Religion, regimes and revolution: Discovering the Middle East

From Egypt and Dubai to Yemen and Palestine, Yale’s extensive range of newly-published books on the Middle East vividly describe its turbulent history, illustrating the cultural, economic and political issues that continue to confront the region today.

Anti-riot police facing protestors near a Cairo court where pro-reform judges were being questioned by a disciplinary tribunal, in May 2006.

At a time when demonstrators crowd the streets in cities across Egypt, the international community has been forced to scrutinise both President Mubarak’s regime, and those who seek to bring it to an end. Western leaders in Europe and across the Atlantic are having to decide whether or not to support the uprising or remain loyal to a regime they have been tacitly or actively supporting for decades.

This dilemma is another chapter in the ongoing saga of the West’s turbulent relationship with the Middle East. From the collapse of the Ottoman Empire at the end of the First World War, the West has played an active role in trying to shape and influence the region. The myopic redrawing of territories by the British and French in the wake of the war, coupled with the West’s tendency to play an active role in supporting Western-friendly leaders has led to decades of oppressive regimes, violent uprisings, contested wars and sectarian conflict.

However, as the following list of newly-published Yale books illustrates, the future may be brighter, provided that world leaders can learn the lessons of history:

Egypt on the Brink: From Nasser to Mubarak
by Tarek Osman

Famous until the 1950s for its religious pluralism and cultural heritage, Egypt is now seen as an increasingly repressive and divided land, home of the Muslim Brotherhood and an opaque regime headed by the aging President Mubarak. This book explores what has happened to Egypt since President Nasser took control of the country in 1954.

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Yemen: Dancing on the Heads of Snakes
by Victoria Clark

Yemen is the dark horse of the Middle East. Untangling Yemen’s history before examining the country’s role in both al-Qaeda and the wider jihadist movement, Victoria Clark presents an account of a little-known state whose chronic instability is increasingly engaging the general reader.

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Dubai: Gilded Cage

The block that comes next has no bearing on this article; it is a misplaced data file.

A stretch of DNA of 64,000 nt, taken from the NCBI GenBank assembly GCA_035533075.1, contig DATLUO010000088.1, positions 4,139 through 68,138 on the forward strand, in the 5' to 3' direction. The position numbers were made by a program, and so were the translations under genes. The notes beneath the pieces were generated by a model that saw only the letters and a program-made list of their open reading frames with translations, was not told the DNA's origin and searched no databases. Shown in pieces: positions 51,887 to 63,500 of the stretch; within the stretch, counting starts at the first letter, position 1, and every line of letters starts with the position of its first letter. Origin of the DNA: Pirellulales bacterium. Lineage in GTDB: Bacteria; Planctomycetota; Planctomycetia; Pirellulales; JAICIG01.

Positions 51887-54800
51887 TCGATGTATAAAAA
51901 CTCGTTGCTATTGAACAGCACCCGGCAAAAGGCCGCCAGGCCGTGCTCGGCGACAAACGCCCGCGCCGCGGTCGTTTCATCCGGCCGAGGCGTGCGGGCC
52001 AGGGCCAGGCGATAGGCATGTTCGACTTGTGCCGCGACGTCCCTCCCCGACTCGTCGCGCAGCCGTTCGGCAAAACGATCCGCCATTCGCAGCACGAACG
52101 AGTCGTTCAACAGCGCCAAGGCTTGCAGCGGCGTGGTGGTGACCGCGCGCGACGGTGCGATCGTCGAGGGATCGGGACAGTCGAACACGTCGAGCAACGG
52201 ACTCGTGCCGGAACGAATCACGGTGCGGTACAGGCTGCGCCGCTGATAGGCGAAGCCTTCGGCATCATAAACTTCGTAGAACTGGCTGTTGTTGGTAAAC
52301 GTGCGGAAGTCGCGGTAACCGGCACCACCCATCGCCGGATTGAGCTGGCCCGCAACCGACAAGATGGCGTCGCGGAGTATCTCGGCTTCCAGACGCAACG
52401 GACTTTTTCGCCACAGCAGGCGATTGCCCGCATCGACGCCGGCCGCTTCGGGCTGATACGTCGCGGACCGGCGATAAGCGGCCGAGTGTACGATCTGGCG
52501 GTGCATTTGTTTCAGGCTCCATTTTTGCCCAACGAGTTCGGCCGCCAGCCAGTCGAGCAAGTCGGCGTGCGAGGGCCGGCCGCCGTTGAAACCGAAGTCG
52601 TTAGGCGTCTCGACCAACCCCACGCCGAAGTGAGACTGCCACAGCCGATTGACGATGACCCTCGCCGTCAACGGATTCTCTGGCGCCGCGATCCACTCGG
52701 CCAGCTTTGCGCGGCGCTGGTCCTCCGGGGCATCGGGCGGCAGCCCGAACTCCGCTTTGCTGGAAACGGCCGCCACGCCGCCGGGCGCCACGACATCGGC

by Syed Ali

In less than two decades, Dubai has transformed itself from an obscure Gulf emirate into a global centre for business, tourism and luxury living. It is a case study in light-speed urban development, hyperconsumerism, massive immigration and vertiginous inequality. Dubai: Gilded Cage analyses how and at what cost Dubai has achieved such success.

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Palestine Betrayed – AVAILABLE MARCH 2011
by Efraim Karsh

The 1947 UN resolution to partition Palestine irrevocably changed the political landscape of the Middle East, giving rise to six full-fledged wars between Arabs and Jews, countless armed clashes, blockades and terrorism. Palestine Betrayed tells the story from both the Arab and Jewish perspectives.

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In Ishmael’s House: A History of Jews in Muslim Lands
by Martin Gilbert

Relationships between Jews and Muslims have known many flashpoints, affecting stability in the Middle East and with consequences around the globe. This book challenges the standard media portrayal, presenting an account of hope, opportunity, fear and terror that have characterised these two people in the 1,400 years of their entwined history.

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The Forgotten Palestinians – AVAILABLE MAY 2011
by Ilan Pappé

Over the years, hundreds of thousands of Palestinians have lived as Israeli citizens within the borders of the nation formed after the 1948 conflict. This book examines how Israeli Palestinians have fared under Jewish rule and what their lives tell us about Israel’s attitude toward minorities and Palestinians’ attitudes toward the Jewish state.

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